The hearings revealed that mortgage lenders like Washington Mutual dumped hundreds of billions of dollars of high risk and sometimes fraudulent home loans into the U.S. financial system; banking regulators like the Office of Thrift Supervision understood the risks, failed to stop them, and even impeded the examination efforts of the Federal Deposit Insurance Corporation (FDIC); credit rating agencies like Moody’s and Standard & Poor’s gave inflated ratings to risky structured finance products in an effort to keep market share and please clients; and investment bankers like Goldman Sachs assembled, marketed, and sold high risk mortgage related products, while betting against the very products they created.
The Levin-Kaufman package of amendments would address these problems and strengthen the financial reform bill in the following ways:
(1) Mortgage Standards:  The amendment would prohibit persons who sell more than 1,000 mortgages or mortgage-backed securities per year from including two types of high risk loans – stated income and negatively amortizing mortgages – due to their detrimental impact on the safety and soundness of individual financial institutions and the financial system as a whole.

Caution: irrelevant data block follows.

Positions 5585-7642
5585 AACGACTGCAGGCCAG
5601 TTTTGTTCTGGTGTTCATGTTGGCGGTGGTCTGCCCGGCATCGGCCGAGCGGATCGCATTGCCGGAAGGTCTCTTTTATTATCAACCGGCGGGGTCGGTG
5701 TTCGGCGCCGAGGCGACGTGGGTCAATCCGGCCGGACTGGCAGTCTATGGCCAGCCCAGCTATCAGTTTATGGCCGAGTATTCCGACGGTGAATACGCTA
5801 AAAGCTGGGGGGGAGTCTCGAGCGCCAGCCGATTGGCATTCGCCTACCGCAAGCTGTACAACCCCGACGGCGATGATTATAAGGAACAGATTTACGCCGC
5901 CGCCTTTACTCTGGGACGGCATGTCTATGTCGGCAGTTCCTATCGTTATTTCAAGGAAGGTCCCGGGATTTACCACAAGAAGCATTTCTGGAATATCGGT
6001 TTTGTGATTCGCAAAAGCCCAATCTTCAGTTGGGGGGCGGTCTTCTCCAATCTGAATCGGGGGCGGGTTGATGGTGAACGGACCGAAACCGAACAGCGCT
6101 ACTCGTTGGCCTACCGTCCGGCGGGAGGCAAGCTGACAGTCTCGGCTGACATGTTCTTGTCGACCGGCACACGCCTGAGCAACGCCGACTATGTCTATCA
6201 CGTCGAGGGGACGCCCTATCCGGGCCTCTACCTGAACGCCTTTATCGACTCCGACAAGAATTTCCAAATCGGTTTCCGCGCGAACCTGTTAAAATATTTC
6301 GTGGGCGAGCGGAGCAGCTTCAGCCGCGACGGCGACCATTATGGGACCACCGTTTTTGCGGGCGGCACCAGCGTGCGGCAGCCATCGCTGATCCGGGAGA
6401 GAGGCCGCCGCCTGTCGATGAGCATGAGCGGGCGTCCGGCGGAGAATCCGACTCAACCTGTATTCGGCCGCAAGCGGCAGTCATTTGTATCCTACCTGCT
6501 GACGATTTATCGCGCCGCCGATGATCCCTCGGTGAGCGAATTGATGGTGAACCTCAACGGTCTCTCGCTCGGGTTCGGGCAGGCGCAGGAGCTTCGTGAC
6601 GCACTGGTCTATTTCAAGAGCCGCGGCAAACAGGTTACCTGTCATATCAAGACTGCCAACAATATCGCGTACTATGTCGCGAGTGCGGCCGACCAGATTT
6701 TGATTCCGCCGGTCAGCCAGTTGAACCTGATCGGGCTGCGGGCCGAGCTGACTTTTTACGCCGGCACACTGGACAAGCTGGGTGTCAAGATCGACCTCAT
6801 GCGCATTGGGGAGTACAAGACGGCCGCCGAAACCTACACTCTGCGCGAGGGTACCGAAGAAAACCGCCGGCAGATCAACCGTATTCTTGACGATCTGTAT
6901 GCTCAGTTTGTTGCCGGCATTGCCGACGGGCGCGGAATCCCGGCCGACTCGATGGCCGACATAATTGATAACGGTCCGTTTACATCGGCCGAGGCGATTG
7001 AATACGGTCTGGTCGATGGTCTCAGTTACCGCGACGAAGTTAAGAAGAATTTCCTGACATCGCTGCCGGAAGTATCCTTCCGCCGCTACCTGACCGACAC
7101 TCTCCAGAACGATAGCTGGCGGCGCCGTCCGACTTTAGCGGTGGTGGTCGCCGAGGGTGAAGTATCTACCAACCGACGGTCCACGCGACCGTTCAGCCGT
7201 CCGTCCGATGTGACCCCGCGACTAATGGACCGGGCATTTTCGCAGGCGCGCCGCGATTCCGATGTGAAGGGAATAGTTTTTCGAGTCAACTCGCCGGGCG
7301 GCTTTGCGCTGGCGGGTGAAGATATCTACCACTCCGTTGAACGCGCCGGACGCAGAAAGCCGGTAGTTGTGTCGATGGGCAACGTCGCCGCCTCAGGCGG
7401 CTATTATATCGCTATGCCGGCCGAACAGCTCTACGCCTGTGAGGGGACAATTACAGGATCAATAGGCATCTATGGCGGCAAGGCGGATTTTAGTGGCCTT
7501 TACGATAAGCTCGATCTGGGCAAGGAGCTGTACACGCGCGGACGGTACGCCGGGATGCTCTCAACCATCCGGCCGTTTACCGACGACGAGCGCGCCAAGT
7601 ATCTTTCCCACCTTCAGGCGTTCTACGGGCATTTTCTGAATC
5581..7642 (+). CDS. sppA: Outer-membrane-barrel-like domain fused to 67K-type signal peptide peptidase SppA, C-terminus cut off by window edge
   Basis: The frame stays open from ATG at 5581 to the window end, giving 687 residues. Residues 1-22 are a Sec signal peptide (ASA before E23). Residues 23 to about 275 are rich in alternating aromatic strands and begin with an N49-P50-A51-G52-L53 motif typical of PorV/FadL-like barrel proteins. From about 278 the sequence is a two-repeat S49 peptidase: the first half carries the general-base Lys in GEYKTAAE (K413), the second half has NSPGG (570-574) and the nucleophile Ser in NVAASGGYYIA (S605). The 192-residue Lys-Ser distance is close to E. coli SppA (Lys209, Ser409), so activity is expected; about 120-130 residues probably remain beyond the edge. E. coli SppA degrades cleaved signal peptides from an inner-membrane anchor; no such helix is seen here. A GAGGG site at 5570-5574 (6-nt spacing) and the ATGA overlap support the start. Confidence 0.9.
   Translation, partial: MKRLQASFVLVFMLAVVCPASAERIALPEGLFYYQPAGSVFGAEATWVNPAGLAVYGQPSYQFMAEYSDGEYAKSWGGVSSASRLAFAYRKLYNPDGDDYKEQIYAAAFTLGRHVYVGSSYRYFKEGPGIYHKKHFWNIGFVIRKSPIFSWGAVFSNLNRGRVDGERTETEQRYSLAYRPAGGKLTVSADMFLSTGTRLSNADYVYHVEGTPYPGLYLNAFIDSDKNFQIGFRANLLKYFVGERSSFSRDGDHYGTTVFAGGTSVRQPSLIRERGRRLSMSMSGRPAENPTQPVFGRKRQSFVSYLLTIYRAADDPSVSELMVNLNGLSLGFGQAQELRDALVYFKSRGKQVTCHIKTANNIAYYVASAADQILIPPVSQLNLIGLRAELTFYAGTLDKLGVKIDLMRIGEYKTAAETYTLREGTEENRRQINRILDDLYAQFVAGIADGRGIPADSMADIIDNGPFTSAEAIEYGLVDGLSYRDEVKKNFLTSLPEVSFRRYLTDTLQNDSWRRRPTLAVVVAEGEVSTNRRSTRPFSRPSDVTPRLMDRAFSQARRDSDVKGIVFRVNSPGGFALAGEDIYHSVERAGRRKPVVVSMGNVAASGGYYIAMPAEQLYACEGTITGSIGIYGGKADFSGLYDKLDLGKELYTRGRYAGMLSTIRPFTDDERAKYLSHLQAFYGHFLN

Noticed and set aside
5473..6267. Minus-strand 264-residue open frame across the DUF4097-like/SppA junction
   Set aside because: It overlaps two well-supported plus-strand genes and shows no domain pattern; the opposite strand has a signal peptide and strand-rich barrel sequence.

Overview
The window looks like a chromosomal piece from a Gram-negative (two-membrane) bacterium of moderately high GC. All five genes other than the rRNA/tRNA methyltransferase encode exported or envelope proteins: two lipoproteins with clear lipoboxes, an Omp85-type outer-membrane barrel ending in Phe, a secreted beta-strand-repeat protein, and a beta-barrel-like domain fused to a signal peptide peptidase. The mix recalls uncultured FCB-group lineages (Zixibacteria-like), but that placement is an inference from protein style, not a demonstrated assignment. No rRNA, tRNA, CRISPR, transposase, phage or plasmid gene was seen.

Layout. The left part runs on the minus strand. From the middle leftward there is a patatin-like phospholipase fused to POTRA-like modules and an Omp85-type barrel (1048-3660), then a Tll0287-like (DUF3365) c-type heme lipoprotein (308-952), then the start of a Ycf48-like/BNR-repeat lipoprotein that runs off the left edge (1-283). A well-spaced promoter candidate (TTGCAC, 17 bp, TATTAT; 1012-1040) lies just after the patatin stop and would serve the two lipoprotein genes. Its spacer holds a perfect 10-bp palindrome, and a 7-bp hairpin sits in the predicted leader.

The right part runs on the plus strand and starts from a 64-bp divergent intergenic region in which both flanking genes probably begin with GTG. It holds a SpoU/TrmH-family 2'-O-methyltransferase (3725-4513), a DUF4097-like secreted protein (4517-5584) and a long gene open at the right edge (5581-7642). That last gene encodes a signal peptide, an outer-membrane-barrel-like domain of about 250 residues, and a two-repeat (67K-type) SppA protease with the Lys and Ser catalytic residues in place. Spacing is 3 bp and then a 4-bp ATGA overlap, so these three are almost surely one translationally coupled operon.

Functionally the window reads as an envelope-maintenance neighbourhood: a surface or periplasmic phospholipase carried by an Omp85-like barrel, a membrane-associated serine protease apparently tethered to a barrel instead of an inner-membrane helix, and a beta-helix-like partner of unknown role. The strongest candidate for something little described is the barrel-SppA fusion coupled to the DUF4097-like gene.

(2) Skin in the Game on Securitizations: The amendment would build upon the existing Section 941 in the Dodd bill by ensuring that the entity securitizing a pool of assets retains a stake in multiple securities produced from the asset pool, better aligning the securitizer’s interests with that of all investors.
(3) FDIC Exam Authority:  The amendment would strengthen protection of the Deposit Insurance Fund and minimize taxpayer bailouts by strengthening the FDIC’s authority to examine and take enforcement action against financial institutions that pose a threat of failure, in particular by allowing the FDIC Chairman, in addition to the FDIC Board, to initiate examinations of such institutions.  

(4) Credit Rating Agencies (CRAs):  The amendment would strengthen the credit rating process by reducing conflicts of interest, improving disclosure, and increasing oversight.  In particular, the amendment would:
·        Eliminate conflicts of interest by requiring use of an intermediary between issuers seeking to obtain credit ratings and nationally recognized statistical rating organizations seeking to provide those ratings.  The intermediary would receive fees from issuers, direct those fees to the credit rating agencies, and create incentives to reward accurate ratings.